The beleaguered Hindi movie industry labours under the mistaken notion that every Tamil or Telugu hit can be remade successfully since filmmakers from the South have found the box-office Holy Grail.
Magizh Thirumeni’s Tamil-language Thadam (2019) has been adapted by him and Aseem Arora into Hindi as Gumraah (with a few changes). First-time director Vardhan Ketkar not only replicates unimaginatively but also makes no effort to add any flourishes of his own. A fairly interesting idea, taken from real-life cases about perpetrators getting away due to cleverly manufactured evidence, gets an elementary show-tell-show treatment.
On a dark and stormy night, a man in a yellow raincoat murders a techie in a Delhi bungalow. There are no clues left on the scene for investigating officer Shivani (Mrunal Thakur), who is battling not-so-subtle sexism from her male peers. Shivani gets a lucky break: the killer’s face caught on a neighbour’s selfie.
The killer is identified by Shivani’s boss Yadav (Ronit Roy). However, the arrested man Arjun (Aditya Roy Kapur) loudly declares his innocence. But his alibi does not quite hold up, and the cops are warming up for some third degree when a drunk and disorderly lookalike, Sooraj, is brought in.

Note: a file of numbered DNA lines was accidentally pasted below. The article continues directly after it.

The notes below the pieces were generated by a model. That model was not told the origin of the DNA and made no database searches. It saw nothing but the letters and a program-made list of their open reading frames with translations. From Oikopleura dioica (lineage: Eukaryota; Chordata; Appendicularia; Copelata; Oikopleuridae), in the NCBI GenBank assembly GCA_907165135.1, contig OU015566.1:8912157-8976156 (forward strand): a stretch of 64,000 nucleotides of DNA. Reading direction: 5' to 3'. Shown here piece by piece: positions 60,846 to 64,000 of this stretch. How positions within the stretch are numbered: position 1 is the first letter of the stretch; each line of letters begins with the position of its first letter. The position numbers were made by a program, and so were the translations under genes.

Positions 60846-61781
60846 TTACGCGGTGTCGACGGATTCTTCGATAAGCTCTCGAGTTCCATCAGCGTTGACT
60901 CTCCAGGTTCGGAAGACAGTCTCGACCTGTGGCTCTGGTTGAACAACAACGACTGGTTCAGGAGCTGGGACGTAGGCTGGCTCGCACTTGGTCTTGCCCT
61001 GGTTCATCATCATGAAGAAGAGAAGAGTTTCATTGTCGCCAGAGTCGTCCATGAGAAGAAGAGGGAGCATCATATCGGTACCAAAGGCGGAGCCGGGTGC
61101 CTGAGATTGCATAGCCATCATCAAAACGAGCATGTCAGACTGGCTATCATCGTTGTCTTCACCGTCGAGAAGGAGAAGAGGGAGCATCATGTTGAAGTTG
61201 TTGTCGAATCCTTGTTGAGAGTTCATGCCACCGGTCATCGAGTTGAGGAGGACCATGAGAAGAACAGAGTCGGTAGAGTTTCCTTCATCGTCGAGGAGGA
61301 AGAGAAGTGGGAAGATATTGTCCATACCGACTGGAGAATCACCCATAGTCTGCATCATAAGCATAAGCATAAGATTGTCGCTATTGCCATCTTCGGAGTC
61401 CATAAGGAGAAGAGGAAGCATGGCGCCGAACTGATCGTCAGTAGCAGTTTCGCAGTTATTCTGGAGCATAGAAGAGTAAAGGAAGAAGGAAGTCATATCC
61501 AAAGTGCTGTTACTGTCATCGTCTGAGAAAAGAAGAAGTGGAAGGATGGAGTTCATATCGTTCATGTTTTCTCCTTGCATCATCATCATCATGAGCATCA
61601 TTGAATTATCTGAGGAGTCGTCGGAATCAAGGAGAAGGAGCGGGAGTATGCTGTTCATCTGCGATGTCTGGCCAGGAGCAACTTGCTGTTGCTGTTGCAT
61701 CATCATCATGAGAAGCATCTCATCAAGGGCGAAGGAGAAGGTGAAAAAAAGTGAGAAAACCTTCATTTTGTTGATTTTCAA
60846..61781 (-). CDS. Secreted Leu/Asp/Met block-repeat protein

The cops are left scratching their heads –which one is the perp? Arjun is a well-off engineer, Sooraj is a petty crook. There is immediate profiling here, though neither seems to have motive for the murder of a stranger.
The intriguing plot needed much better writing, tighter pacing and fewer diversions. If Arjun has a girlfriend (Vedika Pinto), then the script lays out a boring romance. Sooraj has conned some gangster, so one has to watch that track with the usual overweight comic friend Chaddi (Deepak Kalra) in attendance. To top it all is the painful childhood flashback.
Well-known faces are surrounded by a cast of amateurish actors who do not help the film at all. This is the kind of role Ronit Roy could have done in his sleep. Mrunal Thakur mistakes deadpan for the best way to portray a cop’s efficiency. Aditya Roy Kapur’s choice of films is mostly iffy. He is pleasant enough as Arjun, but playing the streetwise Sooraj is tough on him.
There are four composers and not a hummable tune. Gumraah is one of those films made with more optimism than proficiency – a blunt thriller that needed sharpening.